SPORTS VISION THERAPY HELPS ATHLETES IMPROVE RECOGNITION AND RESPONSE

Whether they’re swinging at a fastball, shooting free throws, lining up a putt or setting up a dig, athletes depend a great deal on their vision. They have to keep their eye on the ball in order to connect properly and hit a homer, make the basket, sink the putt or send a spike between two opponents.  Many pro teams have a vision therapy program for their players. The program works on improving the athletes’ recognition and response. A sports vision therapist will show a baseball player .....

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SENSORY INTEGRATION IMPORTANT FOR BALANCE

What happened the last time you went on the Mad Tea Party ride at DisneyWorld? Did you enjoy yourself initially, but as the ride went on, did you start to feel sick and disoriented? When you closed your eyes, however, you probably felt much better. And you were immensely glad when the ride ended and you could get your bearings again.

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NEW TECHNOLOGY INSTRUMENTAL IN RECOVERING FROM CONCUSSION

Professional sports teams, as well as high school and college teams, are increasing their awareness and protocols for assessing acquired brain injury, also known as concussions. Teams want to be sure their athletes are 100 percent ready to return to the field after suffering a concussion.  One crucial thing a concussion does is affect your ability to point your eyes, so a prime way to evaluate the severity of a hit is through eye tracking. Eye tracking measures the eyes’ ability to work together.

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LOOK OUT FOR YOUR EYES

The average person sitting or walking will blink about 22 times a minute, but when someone is staring at a computer, he will blink about seven times a minute. Blinking distributes fresh tears across the eyes, keeping them lubricated and helping stave off dry eye. Try pressing a warm wet cloth to your eyes to soothe them and unclog the tear ducts.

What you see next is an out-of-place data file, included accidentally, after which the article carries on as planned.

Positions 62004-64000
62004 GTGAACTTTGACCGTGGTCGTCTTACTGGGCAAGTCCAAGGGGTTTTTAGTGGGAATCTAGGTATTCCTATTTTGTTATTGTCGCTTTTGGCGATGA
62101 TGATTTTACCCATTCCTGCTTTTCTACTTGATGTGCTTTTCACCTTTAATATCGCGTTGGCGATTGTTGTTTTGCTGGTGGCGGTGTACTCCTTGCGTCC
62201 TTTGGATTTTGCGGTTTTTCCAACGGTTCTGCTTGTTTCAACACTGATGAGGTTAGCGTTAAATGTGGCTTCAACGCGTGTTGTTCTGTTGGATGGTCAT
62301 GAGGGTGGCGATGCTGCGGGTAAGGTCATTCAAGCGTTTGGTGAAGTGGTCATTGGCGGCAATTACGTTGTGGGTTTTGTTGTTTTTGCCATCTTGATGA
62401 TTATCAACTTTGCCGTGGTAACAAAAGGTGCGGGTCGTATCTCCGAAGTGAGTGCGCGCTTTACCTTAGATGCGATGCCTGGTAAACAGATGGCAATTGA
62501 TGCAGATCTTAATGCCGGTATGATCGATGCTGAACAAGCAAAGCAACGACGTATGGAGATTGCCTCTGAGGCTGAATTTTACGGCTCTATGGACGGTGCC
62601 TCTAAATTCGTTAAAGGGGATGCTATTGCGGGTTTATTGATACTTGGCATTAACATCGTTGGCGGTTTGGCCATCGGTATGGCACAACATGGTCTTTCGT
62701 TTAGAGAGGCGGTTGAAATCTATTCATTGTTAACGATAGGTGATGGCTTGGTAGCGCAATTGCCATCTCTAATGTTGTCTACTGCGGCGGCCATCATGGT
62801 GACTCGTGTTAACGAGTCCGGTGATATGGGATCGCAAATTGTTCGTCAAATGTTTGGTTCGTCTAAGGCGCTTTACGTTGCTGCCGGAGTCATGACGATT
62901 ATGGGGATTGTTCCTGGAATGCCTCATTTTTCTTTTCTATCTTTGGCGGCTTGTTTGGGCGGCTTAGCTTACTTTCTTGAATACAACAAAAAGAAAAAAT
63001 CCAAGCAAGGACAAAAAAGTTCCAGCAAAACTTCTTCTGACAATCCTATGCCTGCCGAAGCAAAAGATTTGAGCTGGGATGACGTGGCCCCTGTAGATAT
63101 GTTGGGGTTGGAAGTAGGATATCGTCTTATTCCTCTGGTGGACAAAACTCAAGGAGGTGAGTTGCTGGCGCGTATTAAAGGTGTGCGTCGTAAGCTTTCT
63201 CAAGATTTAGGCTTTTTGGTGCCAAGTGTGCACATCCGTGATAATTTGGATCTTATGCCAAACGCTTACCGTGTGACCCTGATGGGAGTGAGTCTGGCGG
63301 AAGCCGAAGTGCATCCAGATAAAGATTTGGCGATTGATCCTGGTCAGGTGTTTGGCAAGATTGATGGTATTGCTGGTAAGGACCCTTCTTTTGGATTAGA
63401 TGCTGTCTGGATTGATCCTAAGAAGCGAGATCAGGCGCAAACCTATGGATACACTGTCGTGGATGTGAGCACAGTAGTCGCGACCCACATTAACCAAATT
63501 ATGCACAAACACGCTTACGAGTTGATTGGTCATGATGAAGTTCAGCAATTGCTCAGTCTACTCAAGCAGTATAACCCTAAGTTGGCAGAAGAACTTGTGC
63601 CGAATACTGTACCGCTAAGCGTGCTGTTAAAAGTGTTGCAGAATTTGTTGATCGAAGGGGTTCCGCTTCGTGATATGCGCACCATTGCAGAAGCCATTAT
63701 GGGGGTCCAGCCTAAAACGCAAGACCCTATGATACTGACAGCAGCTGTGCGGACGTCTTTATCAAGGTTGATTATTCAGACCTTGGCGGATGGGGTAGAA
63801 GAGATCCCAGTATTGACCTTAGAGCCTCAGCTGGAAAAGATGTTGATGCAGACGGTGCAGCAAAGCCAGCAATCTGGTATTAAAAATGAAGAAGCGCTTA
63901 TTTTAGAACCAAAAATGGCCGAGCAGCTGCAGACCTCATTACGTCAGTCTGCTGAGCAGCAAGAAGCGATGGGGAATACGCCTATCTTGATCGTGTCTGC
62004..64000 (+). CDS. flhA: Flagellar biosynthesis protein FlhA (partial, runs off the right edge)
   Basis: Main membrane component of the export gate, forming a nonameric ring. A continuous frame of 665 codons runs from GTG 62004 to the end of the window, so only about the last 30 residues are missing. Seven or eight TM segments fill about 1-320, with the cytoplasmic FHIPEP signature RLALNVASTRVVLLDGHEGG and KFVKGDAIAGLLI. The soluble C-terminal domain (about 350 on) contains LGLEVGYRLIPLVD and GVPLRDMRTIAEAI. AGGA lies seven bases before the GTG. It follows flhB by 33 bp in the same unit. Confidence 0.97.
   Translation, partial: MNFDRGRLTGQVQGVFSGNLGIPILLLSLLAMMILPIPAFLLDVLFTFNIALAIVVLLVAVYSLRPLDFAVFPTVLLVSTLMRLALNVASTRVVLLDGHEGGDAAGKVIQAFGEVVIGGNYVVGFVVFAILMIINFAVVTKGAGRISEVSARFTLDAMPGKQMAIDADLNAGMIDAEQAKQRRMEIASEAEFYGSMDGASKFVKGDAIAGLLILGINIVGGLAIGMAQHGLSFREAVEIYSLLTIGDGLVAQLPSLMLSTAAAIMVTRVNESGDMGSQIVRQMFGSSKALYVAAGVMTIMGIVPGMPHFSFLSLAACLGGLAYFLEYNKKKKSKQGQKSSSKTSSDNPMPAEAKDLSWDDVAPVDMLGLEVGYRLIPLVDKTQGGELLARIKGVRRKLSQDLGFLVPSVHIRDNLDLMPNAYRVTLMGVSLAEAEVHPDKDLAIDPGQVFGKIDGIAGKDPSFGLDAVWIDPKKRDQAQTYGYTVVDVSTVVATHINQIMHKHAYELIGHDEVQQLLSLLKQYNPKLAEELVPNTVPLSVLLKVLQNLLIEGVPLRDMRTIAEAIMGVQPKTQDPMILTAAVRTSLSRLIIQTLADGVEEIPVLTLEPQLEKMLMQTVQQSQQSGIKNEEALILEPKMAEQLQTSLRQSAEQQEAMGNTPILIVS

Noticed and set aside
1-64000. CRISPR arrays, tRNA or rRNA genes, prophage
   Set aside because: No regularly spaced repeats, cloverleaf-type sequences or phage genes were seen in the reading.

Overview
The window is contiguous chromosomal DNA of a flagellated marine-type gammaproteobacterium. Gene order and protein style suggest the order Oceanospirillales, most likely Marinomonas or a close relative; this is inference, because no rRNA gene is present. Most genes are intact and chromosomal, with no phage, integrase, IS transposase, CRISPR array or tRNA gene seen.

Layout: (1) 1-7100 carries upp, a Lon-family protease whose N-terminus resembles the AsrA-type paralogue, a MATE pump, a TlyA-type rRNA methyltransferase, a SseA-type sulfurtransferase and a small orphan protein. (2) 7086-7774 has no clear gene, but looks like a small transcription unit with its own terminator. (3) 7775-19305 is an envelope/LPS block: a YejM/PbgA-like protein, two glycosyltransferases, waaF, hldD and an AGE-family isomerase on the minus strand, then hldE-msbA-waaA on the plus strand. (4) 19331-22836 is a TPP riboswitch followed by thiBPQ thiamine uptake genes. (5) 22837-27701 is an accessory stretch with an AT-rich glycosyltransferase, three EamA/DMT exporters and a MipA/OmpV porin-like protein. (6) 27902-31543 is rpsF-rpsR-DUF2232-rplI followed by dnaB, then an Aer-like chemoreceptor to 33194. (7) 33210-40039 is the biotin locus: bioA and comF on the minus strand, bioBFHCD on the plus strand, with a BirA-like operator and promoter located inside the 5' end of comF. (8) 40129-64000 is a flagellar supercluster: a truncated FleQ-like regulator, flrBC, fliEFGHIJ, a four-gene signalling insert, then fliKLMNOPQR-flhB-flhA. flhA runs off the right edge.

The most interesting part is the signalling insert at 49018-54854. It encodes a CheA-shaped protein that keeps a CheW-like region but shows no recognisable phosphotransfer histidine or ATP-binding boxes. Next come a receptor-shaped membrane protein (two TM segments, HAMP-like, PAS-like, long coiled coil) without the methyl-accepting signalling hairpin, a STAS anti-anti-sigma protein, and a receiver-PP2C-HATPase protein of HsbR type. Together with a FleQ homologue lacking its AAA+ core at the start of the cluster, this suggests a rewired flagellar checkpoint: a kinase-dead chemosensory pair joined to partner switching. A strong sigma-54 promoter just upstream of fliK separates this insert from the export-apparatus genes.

An active therapy program can help you improve your eyes’ tracking, pointing and moving skills. It will also improve your spatial awareness and judgment. All these skills are learned and anyone can improve them at any point in time. Playing games such as corn hole or shooting baskets is beneficial as well because these activities make you track and follow the bag and ball. You’ll get instant feedback on how accurately your eyes are pointing and working together.


A Youtube video featuring Sir Paul McCartney doing eye yoga or eye stretches can be found at www.youtube.com/watch?v=00XqvNwYMoc. McCartney demonstrates simple exercises involving all six of the pointing movements of the eye, and they can have a great impact on your eyes’ strength and abilities. They’re also an excellent way to relax your eyes after a rough day or use as a warm-up to get ready for the next workday spent in front of a computer.



The bottom line is, vision is a very complex sense. It takes a multi-pronged multi-faceted approach to care for and preserve this most precious of senses.

DR. RICK GRAEBE

Dr. Graebe received both his B.S degree in Visual Science and Doctorate of Optometry from Indiana University. He is a Behavioral Optometrist and learning expert. He has been in private practice here in the Bluegrass area for the past 32 years.

more articles by dr rick graebe

As you begin making your resolution to be healthier this new year, don’t leave out two of the most important parts of your body: your eyes. With the demands that are put on our eyes every day, it is essential to take care of them and even exercise them to strengthen them and possibly improve your vision.


In the past, people were hunters, farmers and gatherers. They were used to looking over far distances to seek prey and other possible sources of food. But now we live in a 2D world, where all day long we stare at flat computer and telephone screens that are 6 to 24 inches away our eyes. The stress that puts on our eyes creates more eyestrain, more headache and more fatigue. The backlit screens have more blue light to them, and this can actually cause damage to the macula at the back of the eye.


There are several things you can do to combat eyestrain. Try adjusting your schedule so you’re not staring at computer as much. Have proper, adequate lighting to work and read by – the more natural light the better. Another thing you can do to help your eyes is to follow the 20-20-20 rule: Every 20 minutes, look 20 feet away from your computer for 20 seconds. Time often gets away from us when we’re playing a game or typing or researching on the Internet, so it’s imperative to take regular breaks. You could even set a timer on your phone to remind you to do your 20-20-20 routine.